1.(a) Detector buildup

1996 marked the beginning of the buildup of the final PIBETA detector assembly and its partial testing in beam. For the first time we assembled the final platform, a 44-crystal array inside a temperature controlled enclosure and ran it in beam with cabling, electronics, temperature control systems etc. all mounted on the platform in the beam cave. Apart from obvious differences stemming from the use of 44 instead of the full 240 crystals, the hardware configuration is identical to the final one. The setup is autonomous, easily transportable by crane to a parking position, and requires only a quick power and ethernet hookup to be used any time, either with cosmic muons or in beam.

The partial PIBETA setup was used in the PIE1 beam line in a short test run in July/August 1996. The results of this run are briefly summarized below.

1.(b) Crystal deliveries and running plans

The main hardware issue in the PIBETA project has been the delivery of pure CsI calorimeter detector modules. During 1996 we experienced additional delays that led to a renegotiation of the terms of the contract between PSI and AMCRYS-H of Harkov, Ukraine in July 1996. We simultaneously contacted western suppliers of CsI in the first half of 1996 in order to secure an alternate source. None of the western manufacturers (Horiba, Bicron, Crismatec) turned out to be able to provide us with a timely supply of pure CsI modules, regardless of cost.

After the renewed contract with AMCRYS-H took effect, crystal deliveries resumed but remained slow. In October '96 we examined the delivery dynamics and found that the rate was 1.5 crystals/week. At that rate the detector would be completed sometime in October 1998. This was judged an unacceptably long delay in light of the present graduate student commitments and of the need to keep the collaboration active.

We, therefore, immediately drew up plans for a partial detector assembly consisting of 124 modules arranged in a wide "polar" great circle ("meridian") yielding ~52% of the acceptance of the full detector. We determined that the required modules for such a detector would be available by the early summer of 1997, and the detector could be built up by the end of 1997, enabling us to take actual data runs in 1998. For more details and a schematic drawing of the partial calorimeter layout see the entry A Partial PIBETA Detector.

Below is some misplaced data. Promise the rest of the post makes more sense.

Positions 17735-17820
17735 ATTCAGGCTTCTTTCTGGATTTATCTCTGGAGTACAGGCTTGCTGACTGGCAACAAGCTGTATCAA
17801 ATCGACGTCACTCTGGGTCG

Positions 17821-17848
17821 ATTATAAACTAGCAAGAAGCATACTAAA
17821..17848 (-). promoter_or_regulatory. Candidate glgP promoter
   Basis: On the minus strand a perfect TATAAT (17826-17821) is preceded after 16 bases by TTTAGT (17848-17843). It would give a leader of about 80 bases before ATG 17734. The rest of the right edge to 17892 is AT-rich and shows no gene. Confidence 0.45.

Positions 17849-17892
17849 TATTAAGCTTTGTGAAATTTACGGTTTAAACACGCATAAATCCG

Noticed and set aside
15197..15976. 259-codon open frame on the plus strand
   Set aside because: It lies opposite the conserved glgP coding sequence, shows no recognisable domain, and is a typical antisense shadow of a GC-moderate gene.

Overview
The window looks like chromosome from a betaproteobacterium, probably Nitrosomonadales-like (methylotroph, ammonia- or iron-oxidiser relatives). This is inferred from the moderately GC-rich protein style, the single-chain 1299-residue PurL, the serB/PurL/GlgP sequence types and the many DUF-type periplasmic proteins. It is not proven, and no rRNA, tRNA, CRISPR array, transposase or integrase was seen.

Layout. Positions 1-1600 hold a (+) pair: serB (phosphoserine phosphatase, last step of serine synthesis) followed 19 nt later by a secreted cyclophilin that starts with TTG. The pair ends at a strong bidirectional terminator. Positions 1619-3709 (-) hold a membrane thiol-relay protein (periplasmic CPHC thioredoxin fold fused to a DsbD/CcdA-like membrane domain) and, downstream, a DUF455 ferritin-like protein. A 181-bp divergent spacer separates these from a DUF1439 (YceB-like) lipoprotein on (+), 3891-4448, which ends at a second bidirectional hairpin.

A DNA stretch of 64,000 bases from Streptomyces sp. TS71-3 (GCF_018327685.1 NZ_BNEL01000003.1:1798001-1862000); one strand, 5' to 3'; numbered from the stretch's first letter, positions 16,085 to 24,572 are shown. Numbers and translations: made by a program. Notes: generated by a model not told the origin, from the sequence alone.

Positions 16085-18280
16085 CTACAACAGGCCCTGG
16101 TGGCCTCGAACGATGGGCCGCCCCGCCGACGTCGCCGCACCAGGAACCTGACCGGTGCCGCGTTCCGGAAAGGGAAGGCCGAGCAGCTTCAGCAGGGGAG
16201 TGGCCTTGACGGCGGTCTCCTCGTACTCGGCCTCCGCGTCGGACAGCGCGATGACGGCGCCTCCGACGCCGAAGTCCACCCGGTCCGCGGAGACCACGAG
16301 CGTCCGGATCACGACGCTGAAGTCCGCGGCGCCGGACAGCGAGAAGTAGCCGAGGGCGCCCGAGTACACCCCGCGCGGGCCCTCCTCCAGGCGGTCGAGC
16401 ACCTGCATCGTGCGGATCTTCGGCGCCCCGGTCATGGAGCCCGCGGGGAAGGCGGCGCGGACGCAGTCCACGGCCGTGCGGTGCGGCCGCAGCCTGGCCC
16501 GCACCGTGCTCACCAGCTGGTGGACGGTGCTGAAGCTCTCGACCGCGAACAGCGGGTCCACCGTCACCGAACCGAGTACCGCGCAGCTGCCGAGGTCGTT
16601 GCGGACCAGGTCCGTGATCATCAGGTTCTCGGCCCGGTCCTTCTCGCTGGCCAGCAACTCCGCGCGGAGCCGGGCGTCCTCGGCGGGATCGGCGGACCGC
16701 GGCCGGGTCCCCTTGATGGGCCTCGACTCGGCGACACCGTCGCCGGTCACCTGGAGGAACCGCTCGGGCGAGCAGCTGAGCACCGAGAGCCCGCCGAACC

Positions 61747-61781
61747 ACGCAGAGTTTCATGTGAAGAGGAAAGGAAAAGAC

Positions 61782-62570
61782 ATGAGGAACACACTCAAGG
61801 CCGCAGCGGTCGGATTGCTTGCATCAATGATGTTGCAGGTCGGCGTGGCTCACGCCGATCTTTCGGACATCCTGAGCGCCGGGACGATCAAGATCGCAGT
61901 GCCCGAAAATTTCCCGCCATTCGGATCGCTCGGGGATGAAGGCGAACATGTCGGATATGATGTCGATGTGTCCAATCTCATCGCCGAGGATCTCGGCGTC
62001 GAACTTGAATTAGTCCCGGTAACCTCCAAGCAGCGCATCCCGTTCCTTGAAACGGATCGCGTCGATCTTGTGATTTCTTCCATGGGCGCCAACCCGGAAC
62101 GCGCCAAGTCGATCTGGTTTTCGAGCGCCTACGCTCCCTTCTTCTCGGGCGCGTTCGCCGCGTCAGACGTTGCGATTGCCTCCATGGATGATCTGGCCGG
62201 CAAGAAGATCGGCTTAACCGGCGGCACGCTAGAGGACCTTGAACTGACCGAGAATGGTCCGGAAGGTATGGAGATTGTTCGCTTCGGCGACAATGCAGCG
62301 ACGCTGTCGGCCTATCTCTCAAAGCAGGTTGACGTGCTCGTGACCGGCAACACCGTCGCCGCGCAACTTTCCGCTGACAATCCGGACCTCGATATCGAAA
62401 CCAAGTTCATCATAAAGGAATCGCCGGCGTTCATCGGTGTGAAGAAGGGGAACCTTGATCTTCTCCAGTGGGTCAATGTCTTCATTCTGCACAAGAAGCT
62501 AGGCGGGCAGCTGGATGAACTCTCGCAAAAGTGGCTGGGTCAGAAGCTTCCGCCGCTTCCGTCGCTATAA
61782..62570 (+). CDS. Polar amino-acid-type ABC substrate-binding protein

The main additional cost associated with an early implementation of a partial PIBETA calorimeter is in personnel effort involved in the additional buildup and disassembly of the setup. The assembly is estimated to take ~3 months with ~4 persons involved at any time. Physical restrictions of the spherical housing ("Kugelgehaeuse") do not permit more than a few people working at the same time. The costs of machining the blanks would not be prohibitive, about 10 kSF or less, because the PSI shop is already set up to make them using computer controlled machines.

However, recent favorable developments may lead us to modify our plans somewhat. Most recent deliveries have proceeded at the rate of ~2 crys/wk, and with much improved quality, both in terms of mechanical tolerances and fast/total light component ratio. If this trend should hold, the remaining detectors would be delivered by the end of April 1998. We clearly need to monitor these developments continuously and reevaluate our plans by late spring.

1.(c) Other hardware developments

We have continued our development work on the surface treatment of CsI crystals in order to optimize the light output uniformity as well as the physical and chemical surface stability. This has recently resulted in our adoption of a lacquer coating as standard surface treatment for our CsI modules. This work has involved significantly the Tbilisi group.

Consequently, we need to treat all 104 crystals presently in our possession at PSI, as well as the remaining 136 pieces not yet delivered. Our standard procedure after coating and wrapping requires a measurement of the crystal optical properties. (For more details see the entries Quality control of the CsI Crystals and Three Dimensional Tomography of Pure CsI Calorimeter Crystals.

Our cosmic muon tomography facility is not suitable to handle this volume of work in a short period of time. Therefore we have developed a faster device based on a Cs-137 gamma source described in RASTA: Radioactive Source Tomography Apparatus. Allowing about 1 hour for PMT gain stabilization, this device can handle ~10 detectors/day, considerably speeding up the calibration process.

One of the crucial devices for the stability of our experiment is the detector temperature control circuit. This circuit was used in the summer '96 run and resulted in a CsI detector operating temperature range well within 0.5 deg. Celsius. There is no doubt that played an important role in the measured gain stability (see below).

Other hardware systems such as the MWPC's, plastic veto (PV) counters, etc., have also been worked on and brought further along in 1996. The PV counters have been tomographed in order to extract information about their attenuation, timing, and light output uniformity. It is worth noting that the PV's were fully functional as a part of our 1/4 sphere detector assembly in July/August '96.